Step 1: Start with the basics

index.html

Take a look at the markup above. Most of it should be pretty straight forward for the majority of you. There’s one thing that may stick out a little and that’s the use of the data attribute:

  • data-icon, the location of the icon for the specified list element
  • data-html-text, the content that will appear for the list element

Step 2: Build the functionality

script.js

This is where the magic happens. If you’re familiar with jQuery, you should be able to read and understand the markup above. It’s pretty simple and straightforward, nothing too complex.

Basically, we hid the select box and looped through all of the items to generate the rendered HTML content. That content will turn into our styled select box. When someone clicks on the rendered box, the list will slide down with all of the available list items from the hidden select box. Once the user select an item, we update the visible text. Simple stuff!

Now that we’ve got the structure, content and functionality built, we need to make it prettyfied. This is where the power of CSS3 comes in.

Step 3: Make it prettyfied

styles.css

That’s all the styling you’ll need to build this cross-browser CSS styled select list. Of course, you can always embellish it with your own little flair. Just remember to be vigilant about the capabilities of outdated browsers.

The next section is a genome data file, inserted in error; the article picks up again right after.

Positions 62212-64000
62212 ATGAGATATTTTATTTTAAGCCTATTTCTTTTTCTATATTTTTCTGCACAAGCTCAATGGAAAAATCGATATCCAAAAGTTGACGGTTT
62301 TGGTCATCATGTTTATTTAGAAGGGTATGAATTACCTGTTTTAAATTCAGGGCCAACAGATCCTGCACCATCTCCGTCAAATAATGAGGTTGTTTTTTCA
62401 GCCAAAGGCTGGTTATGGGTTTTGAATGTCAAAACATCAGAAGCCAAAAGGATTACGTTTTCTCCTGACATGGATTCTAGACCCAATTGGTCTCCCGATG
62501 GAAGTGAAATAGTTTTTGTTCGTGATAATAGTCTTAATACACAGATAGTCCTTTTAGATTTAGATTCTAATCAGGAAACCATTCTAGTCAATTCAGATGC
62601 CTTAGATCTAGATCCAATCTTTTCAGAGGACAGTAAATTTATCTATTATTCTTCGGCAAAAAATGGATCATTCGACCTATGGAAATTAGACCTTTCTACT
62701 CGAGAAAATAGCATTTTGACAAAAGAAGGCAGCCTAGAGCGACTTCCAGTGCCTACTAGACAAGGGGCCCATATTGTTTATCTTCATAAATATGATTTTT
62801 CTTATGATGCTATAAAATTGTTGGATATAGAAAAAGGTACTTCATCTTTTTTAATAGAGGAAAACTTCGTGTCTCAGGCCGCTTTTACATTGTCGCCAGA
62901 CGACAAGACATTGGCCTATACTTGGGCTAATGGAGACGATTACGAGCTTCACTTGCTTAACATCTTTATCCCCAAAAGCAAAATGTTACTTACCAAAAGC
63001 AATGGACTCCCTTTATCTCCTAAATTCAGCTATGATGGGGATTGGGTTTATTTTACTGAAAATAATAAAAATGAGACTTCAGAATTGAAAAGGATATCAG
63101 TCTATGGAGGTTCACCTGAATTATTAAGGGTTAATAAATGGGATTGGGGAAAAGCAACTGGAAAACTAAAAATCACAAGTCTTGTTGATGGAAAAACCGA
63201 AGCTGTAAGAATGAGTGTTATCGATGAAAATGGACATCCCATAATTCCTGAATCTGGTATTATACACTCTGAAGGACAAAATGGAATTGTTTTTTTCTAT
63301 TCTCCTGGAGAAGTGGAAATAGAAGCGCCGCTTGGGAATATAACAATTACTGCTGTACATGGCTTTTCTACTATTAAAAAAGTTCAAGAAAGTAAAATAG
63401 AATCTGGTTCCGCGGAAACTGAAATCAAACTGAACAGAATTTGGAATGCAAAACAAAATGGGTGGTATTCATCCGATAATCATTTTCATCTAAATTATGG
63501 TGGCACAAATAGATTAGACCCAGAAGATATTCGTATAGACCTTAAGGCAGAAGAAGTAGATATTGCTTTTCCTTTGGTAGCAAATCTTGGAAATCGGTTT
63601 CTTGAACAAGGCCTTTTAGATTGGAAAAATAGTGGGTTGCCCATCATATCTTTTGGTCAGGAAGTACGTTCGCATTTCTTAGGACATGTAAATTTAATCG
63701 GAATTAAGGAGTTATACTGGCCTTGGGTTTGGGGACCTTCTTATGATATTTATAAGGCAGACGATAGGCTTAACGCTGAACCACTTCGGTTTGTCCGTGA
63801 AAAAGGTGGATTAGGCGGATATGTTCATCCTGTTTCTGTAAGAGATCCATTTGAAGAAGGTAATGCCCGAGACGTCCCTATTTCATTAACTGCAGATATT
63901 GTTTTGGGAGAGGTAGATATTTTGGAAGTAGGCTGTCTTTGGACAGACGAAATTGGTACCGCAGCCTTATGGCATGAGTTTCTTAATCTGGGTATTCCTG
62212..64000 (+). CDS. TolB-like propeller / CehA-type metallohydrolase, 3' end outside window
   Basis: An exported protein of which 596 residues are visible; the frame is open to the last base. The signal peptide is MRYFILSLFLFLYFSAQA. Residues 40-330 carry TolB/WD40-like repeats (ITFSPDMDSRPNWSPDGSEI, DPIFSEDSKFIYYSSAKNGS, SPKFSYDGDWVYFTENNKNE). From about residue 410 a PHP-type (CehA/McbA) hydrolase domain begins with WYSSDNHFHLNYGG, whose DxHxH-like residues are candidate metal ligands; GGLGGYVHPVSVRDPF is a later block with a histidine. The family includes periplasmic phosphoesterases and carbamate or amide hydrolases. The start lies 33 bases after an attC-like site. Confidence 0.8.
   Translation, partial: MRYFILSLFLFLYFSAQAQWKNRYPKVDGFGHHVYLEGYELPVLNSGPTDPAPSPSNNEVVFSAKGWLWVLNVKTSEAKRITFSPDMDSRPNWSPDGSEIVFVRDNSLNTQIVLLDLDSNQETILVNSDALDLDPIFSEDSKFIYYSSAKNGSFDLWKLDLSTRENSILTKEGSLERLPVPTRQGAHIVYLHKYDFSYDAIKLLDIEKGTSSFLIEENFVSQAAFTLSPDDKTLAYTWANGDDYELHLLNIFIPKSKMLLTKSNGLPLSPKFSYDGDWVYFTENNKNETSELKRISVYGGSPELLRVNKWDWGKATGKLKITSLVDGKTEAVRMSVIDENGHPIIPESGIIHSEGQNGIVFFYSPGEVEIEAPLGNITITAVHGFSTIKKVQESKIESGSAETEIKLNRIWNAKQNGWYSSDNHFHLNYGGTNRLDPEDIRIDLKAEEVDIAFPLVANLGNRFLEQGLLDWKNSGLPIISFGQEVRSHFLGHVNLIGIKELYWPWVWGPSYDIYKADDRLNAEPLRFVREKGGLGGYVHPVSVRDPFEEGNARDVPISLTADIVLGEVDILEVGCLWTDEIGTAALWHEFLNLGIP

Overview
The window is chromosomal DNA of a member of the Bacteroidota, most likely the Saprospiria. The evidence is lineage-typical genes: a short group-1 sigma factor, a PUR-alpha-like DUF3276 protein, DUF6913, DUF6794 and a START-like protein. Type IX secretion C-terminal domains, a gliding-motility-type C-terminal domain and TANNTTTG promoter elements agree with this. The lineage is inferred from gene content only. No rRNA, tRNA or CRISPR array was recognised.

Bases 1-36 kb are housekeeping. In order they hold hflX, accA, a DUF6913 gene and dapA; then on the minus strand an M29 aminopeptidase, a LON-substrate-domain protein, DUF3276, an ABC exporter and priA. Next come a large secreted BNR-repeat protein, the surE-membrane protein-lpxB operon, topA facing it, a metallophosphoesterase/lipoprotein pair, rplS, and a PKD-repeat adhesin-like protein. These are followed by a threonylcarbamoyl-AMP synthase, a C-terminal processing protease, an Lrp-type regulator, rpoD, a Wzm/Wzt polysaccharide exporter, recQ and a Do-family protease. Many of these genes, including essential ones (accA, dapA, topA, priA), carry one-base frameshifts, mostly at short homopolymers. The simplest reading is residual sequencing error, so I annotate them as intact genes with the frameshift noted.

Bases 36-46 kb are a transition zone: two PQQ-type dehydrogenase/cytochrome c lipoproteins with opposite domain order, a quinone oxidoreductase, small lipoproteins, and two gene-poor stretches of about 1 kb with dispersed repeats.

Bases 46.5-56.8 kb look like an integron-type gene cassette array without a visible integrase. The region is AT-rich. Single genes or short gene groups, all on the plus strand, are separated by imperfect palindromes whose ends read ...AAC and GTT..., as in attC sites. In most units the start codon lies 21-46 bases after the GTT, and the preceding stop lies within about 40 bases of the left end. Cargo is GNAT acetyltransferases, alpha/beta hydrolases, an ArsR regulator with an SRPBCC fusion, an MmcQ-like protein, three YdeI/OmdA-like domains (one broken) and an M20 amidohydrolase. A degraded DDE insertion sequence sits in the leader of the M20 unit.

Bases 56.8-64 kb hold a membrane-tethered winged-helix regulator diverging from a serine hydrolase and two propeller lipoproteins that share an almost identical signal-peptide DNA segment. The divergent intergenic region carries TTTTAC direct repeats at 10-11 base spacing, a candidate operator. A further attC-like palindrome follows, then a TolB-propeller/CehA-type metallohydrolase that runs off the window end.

The Final Product

CSS3 Styled Select

Browser Support

I made a point to ensure that this method of doing styled select dropdowns would be cross-browser compatible and work with older versions. I’ve testing the code in the following browsers:

  • Google Chrome
  • Firebox
  • Internet Explorer (version 7 and up!)
  • Opera
  • Safari

Let me know if you run into a different browser or a specific version of a browser that this doesn’t work on or comes out a little messed up.


In Conclusion

I’ve demonstrated just one of the many ways to build a cross-browser CSS styled select list using jQuery. I prefer this method because of it’s simplicity and ability to style it however needed. A major bonus is that it’s cross-browser compatible, which many of the styled select box scripts aren’t.

I’d love to see how you’ve incorporated it into your site and any feedback other developers might have.